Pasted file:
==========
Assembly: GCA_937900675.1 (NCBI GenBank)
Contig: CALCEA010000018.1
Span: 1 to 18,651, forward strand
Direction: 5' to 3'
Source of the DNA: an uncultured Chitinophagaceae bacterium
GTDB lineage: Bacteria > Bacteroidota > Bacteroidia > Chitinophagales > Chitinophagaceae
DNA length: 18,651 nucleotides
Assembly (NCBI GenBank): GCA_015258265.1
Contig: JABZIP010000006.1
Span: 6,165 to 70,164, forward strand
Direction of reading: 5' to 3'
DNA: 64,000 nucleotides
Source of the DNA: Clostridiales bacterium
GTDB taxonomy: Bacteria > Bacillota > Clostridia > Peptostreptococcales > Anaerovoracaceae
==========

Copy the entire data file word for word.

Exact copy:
Assembly: GCA_937900675.1 (NCBI GenBank)
Contig: CALCEA010000018.1
Span: 1 to 18,651, forward strand
Direction: 5' to 3'
Source of the DNA: an uncultured Chitinophagaceae bacterium
GTDB lineage: Bacteria > Bacteroidota > Bacteroidia > Chitinophagales > Chitinophagaceae
DNA length: 18,651 nucleotides
Assembly (NCBI GenBank): GCA_015258265.1
Contig: JABZIP010000006.1
Span: 6,165 to 70,164, forward strand
Direction of reading: 5' to 3'
DNA: 64,000 nucleotides
Source of the DNA: Clostridiales bacterium
GTDB taxonomy: Bacteria > Bacillota > Clostridia > Peptostreptococcales > Anaerovoracaceae